The Apple Tree on the Abandoned Railroad Line
While artists-in-residence in 2018, in the small town of Assens in Denmark on the island of Funen, the artists couple, Elin Noble and Lasse Antonsen, became aware of an abandoned railroad line running between the towns of Assens and Tommerup, a distance of approximately 30 kilometers.
The rail line was built in 1884 and carried passenger trains until 1966. Until 1993 it still carried freight trains, but after that it was abandoned.
The island of Funen is apple country and home to well-known varieties. People enjoy eating them, and while traveling by train, the core would often be thrown out the window. While the train line was active, brush and growth next to the tracks would regularly be cleared, but after the tracks were abandoned, trees were allowed to grow freely, resulting in what is now many mature apple trees.
Well known varieties of apples are always grafted, in other words, each tree is a clone of the original variety. The five seeds contained in each apple are always different and will not produce an apple tree like the apple they came from.
Antonsen and Noble found a large tree with astringent apples, which for Elin Noble - who is a dyer - indicated the presence of tannins. She knew the leaves contained flavonoids, a yellow dye. The artists then collected apples, leaves and twigs from the tree, and Elin began to dye silk, linen, ramie, and cotton cloth, resulting in a large variety of yellow and golden colors.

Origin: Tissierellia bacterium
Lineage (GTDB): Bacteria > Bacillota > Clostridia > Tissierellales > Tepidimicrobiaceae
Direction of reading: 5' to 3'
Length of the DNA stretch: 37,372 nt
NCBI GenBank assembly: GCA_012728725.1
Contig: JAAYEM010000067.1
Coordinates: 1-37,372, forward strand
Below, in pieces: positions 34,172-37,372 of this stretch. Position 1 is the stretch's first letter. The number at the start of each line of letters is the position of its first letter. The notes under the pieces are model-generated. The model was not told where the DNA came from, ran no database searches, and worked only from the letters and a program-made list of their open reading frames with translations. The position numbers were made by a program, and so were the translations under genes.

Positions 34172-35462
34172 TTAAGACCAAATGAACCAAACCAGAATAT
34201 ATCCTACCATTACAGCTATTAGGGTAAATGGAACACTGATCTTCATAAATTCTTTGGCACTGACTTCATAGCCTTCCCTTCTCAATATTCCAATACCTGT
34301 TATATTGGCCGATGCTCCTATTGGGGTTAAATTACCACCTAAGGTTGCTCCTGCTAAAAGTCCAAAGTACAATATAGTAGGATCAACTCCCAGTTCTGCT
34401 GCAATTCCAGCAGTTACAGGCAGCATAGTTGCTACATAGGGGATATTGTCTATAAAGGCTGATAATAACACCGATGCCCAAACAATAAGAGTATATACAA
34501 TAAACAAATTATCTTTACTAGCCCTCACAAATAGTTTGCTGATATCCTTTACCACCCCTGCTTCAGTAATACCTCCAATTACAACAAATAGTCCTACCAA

The artists decided - in what was to be their first collaboration - to create works of art based on the format of a test strip, a small strip of cloth partially dipped into a dye bath in order to get a sense of color and concentration. For the artwork itself, much larger sections of rectangular cloth were used. One end of the cloth, and sometimes both ends, were submerged in either an iron solution, resulting in a rich range of black, dark gray and green, or in a titanium solution for a variety of orange colors.
Most of the work on display is created out of transparent silk organza. All the rectangular pieces of cloth were allowed to overlap in a minimalist and repeated pattern, resulting in an optical blending of deeper and richer colors.
Antonsen and Noble see their work as a search for beauty, and as an homage to the endless variety of color and light found in nature.
Fiber Art Fair, Seoul Art Center, Seoul, South Korea
May 12 - 21, 2023
Bojagi Forum, Seoul, South Korea
May 27 - 31, 2023
High Five Art, Baarle-Nassau, the Netherlands
July 9 - August 27, 2023
Featured at The Narrow Center for the Arts in Fall River, Massachusetts
November 12, 2022 - January 14, 2023